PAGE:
Supporting Online Material
Status assessment of the Persian leopard in Iran by A. Sanei, M. Mousavi, B. H. Kiabi, M. R. Masoud, E. G. Mardi, H. Mohamadi, M. Shakiba, A. B. Zehi, M. Teimouri and T. Raeesi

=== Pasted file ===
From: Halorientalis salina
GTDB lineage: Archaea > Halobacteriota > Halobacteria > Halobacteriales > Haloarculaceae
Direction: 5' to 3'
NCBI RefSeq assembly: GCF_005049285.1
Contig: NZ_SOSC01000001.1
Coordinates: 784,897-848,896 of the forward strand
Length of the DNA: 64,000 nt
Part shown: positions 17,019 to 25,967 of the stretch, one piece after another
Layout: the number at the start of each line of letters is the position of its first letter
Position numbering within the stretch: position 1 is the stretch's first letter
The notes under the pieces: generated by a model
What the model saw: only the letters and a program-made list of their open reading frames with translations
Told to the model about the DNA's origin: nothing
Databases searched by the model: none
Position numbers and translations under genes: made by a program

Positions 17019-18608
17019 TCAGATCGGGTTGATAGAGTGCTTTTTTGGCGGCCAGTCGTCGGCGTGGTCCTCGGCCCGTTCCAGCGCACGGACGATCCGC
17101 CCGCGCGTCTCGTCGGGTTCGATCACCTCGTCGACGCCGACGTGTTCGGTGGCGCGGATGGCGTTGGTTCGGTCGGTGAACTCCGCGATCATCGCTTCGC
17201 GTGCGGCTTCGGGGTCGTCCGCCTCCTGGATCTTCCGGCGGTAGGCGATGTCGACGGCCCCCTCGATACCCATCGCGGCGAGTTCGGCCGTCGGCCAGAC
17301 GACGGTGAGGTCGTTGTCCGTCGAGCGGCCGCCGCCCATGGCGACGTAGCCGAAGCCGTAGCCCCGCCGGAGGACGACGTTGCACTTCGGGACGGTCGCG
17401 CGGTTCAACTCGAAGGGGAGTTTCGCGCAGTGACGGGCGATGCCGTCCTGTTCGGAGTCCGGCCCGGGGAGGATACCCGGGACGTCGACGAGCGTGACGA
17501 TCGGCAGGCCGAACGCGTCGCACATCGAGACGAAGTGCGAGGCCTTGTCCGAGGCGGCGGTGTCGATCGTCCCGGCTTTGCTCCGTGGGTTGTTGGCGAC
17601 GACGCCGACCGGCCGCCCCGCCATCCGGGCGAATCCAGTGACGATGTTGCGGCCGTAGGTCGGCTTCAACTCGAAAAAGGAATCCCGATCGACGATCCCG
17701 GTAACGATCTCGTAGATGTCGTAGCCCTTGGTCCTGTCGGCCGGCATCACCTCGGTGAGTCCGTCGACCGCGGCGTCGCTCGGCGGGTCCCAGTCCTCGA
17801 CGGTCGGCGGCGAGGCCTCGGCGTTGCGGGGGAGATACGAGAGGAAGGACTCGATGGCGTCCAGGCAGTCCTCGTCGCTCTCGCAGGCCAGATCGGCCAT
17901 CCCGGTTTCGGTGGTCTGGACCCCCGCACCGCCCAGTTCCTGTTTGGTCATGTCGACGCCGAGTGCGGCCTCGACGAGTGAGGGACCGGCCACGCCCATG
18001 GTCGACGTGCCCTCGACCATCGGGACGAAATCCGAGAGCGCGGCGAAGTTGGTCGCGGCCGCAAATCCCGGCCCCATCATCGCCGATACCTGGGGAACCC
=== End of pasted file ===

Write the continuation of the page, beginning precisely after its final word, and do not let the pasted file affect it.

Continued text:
We conducted a national survey to evaluate the recent status of the Persian leopard Panthera pardus saxicolor in Iran. Leopard presence records were investigated in 204 areas under the auspices of the Department of Environment DoE, i.e. in National Parks NPs, Wildlife Reserves WRs and Protected Areas PAs and elsewhere outside these areas within the leopard’s putative range from 2007 to 2011. Questionnaires were sent to DoE provincial and regional offices and we conducted interviews with hunters, local shepherds and villagers to investigate illegal killing and poisoning of leopards. Subsequently, records were classified into two reliability categories of confirmed C1 or probable presence C2. We plotted the most recent Persian leopard distribution map in Iran indicating the reliability of the records. Results show that leopard distribution is interrupted in a vast area covering about 6 provinces in the north-west of Iran, where formerly northern and southern leopard distributions were considerably connected. We therefore hypothesise that leopard distribution in Iran is splitting into a northern and a southern range, with the risk of fragmentation. Almost 70% of the leopard mortalities during the study period resulted from illegal killing and poisoning. While leopard occurrence is strongly related to wild goat Capra aegagrus densities, wild goat numbers are correlated with protection level, size and number of years under protection for each protected area. We recommend a number of research and conservation priorities such as field surveys to assess corridors connecting leopard main habitats particularly in the provinces located in the north-west of Iran to improve the current and planned conservation programmes. Further transboundary cooperation among the neighbouring countries is essential to improve the Persian leopard conservation in the region.